Adventure Location: Rockport, Texas
A credit card with room for more charges and an adult toy store are a bad combination. The toy store just about did me in.
But first we need some history to fill you in. Back before water was invented TheOFM learned to cast a fishing rod with a Shakespeare Model 1944 level wind casting reel. Be assured that if you can make decent casts with that reel you should be a master at any other reel ever made. This was in the 1950’s in Pasadena Texas. The field next to our house gave me room to screw up in large doses without damaging any ones property. That reel is now considered a great antique in the fishing world. It would be nice if it was still in my possession, but it is not.
Somewhere in the 1970s my first spinning reel was purchased and spinning reels have been my mainstay since then. Using the left hand to reel and my dominant hand to control the rod and bait seemed much more natural than the old cast and switch hands of the Shakespeare casting reel.
In the last few years it has come to my attention that a lot of the better right handed anglers using casting reels are using reels with left hand cranks. That matches my spinning reel habit and seems to be a better way. Thus it came to pass that this OFM wanted to try out a modern casting reel of high quality.
Tackle Town is known to usually have anything you need and everything you did not know you needed until you enter the store. According to research on http://www.texaskayakfisherman.com/ forum the Shimano Citica is a very good reel at the lowest price for quality. So it was with some misgivings that Tackle Town was entered.
They not only had the right reel in the correct hand drive, the stinking reel fit my short fingers like it was designed just for me. Resistance was futile. Then the dad gum store had the exact plastic jig tails of my desires. OH NO the credit card can feel it coming. OUCH OUCH and the reel came home with me.
It was still not known how well the left hand cranking would work out or if my thumb could relearn how to handle a casting reel. The spinning reel was removed from one rod and the Citica installed with its new 10 pound fishing line. Then the Team went to the harbor to see how well my fingers could handle this old style of reel.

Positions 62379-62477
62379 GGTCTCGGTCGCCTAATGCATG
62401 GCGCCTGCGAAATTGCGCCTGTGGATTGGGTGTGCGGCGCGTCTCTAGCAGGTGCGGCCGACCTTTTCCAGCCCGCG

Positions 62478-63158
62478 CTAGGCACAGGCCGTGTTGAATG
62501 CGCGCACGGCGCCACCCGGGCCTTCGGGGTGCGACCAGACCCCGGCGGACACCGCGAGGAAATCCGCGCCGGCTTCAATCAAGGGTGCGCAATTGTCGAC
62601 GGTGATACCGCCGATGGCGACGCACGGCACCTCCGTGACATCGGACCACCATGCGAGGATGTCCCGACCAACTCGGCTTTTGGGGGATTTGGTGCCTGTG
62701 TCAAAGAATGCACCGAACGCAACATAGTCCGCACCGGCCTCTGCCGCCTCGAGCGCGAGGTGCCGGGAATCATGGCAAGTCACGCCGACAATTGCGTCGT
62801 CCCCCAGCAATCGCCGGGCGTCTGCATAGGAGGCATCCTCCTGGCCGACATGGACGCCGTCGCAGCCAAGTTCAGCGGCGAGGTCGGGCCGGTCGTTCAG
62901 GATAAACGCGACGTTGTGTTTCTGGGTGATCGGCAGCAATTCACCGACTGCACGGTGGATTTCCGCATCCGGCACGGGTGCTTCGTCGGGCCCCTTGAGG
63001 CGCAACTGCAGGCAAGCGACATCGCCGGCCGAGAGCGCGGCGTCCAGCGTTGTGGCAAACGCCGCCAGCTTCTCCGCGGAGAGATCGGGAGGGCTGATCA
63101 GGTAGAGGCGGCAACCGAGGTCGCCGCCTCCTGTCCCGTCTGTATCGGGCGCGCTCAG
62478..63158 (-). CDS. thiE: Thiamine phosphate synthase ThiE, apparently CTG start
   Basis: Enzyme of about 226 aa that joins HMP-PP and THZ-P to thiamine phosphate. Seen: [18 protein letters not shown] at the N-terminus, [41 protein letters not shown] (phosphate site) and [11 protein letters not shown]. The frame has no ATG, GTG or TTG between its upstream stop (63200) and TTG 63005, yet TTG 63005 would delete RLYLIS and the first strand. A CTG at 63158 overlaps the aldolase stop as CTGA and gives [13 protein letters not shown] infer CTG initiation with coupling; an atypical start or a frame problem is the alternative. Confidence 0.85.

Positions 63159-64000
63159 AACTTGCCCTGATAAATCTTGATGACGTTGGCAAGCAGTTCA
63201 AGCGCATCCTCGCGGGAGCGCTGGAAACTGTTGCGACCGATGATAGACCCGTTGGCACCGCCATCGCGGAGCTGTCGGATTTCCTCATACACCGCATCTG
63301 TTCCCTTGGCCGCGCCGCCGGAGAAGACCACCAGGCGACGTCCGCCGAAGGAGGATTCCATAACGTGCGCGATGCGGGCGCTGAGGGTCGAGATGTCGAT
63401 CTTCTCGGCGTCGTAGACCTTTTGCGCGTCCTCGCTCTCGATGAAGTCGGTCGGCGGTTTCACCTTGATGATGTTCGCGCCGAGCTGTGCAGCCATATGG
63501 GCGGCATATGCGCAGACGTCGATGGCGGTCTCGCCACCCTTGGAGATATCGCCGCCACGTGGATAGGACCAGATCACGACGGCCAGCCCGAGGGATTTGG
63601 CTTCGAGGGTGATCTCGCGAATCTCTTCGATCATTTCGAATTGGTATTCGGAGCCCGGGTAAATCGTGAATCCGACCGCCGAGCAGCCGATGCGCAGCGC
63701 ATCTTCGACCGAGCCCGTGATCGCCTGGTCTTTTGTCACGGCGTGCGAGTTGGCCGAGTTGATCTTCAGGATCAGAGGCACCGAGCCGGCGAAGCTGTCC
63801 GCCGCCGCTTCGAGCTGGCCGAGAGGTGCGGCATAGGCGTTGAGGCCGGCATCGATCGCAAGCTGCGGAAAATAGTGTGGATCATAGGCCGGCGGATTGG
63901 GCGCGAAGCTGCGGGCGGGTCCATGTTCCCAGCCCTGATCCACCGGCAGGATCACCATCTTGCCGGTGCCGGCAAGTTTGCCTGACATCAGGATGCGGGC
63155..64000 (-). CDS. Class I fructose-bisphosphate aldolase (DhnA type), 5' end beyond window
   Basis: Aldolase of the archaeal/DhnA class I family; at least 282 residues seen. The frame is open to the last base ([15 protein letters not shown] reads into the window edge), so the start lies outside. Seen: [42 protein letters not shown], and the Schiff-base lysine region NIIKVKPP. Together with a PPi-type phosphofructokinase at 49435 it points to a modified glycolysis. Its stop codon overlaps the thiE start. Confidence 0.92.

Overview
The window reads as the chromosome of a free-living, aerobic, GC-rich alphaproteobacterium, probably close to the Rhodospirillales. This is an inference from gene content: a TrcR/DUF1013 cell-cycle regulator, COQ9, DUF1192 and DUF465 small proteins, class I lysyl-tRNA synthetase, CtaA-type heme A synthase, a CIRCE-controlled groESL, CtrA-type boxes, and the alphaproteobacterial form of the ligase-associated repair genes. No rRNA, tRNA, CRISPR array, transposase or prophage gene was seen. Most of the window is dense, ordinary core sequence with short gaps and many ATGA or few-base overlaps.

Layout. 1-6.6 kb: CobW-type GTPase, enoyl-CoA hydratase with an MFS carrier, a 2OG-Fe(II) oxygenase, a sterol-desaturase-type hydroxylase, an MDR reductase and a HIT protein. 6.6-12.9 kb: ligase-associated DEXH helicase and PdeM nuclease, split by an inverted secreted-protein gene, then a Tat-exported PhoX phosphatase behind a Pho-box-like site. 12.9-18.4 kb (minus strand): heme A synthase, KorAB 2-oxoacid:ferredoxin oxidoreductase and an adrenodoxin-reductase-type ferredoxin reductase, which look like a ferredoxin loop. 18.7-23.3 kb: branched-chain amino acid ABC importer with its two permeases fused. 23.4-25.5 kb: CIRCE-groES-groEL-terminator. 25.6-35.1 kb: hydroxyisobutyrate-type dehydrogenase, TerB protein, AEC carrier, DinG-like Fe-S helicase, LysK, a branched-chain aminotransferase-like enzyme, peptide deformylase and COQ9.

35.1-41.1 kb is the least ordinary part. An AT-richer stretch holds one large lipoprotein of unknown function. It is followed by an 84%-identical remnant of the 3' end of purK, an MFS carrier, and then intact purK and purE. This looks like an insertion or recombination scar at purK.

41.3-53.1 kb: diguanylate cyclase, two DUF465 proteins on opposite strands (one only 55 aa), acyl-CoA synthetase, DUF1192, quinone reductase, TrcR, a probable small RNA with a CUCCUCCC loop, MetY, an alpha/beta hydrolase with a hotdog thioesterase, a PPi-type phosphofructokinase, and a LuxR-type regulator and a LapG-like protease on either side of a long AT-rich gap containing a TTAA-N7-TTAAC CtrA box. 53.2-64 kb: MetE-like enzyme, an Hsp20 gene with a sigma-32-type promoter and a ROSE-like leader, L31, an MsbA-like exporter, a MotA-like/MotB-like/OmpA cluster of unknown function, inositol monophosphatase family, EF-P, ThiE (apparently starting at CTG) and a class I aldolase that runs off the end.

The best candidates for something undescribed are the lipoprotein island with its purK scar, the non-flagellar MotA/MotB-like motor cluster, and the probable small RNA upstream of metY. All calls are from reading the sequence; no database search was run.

These new reels have magnets to brake the spool and ultra easy rolling bearings and lots of other features that were never dreamed of in 1955. The first cast was with lots of hesitation but went well. It took about five casts to get the old casting reel memory out of my hands and arms. After that beginning it has been wonderful. Left hand cranking is definitely the way to go. It lets my dominant arm and hand really handle the rod and baits. WOW this is nice. Will it replace the spinning reel? No chance. The spinning reels still handle very light baits much better.
Three separate trips to the harbor today got me in some good practice in bad winds. The new reel feels almost natural now and it is a great feeling.
While fishing a jig, my decision was try the new reel with a popping cork arrangement to see how it handles that. The cork is placed on the line above the jig or other bait and adjusted to let the bait be at a chosen depth for fishing. Here is a picture of the cork and lure ready to fish.
Nothing was working right. The cork kept acting funny in the air and worse in the water. Every time the assembly was reeled in the cork was barely hanging onto the line at the top of the cork. After several backlashes and other troubles the cork was examined carefully to see if it was the trouble.
The cork has a slot to slide the line into and than a plastic peg is slid in from the top to jam the line in place.
Upon careful examination it was found the slot was only cut properly for the top two inches and did not reach the peg section for the rest of the distance. So out comes my handy pocket knife and the lower section of the slot is cut into the peg section. On the next try at casting the assembly everything worked very well. It appears that his will be a very good set up for popping cork style of fishing. No fish were caught during all this testing and practice.
However several little perch nibbles told me that at least the bait fish were available for the good fish to come eat. In this area are lots of jelly fish floating around. Here is one that was photographed with some of its tentacles dangling in view. Do not play with these critters with your bare skin.
Fishing and watching jellyfish was a wonderful way of trying to have tooooo much fun. TheOFM.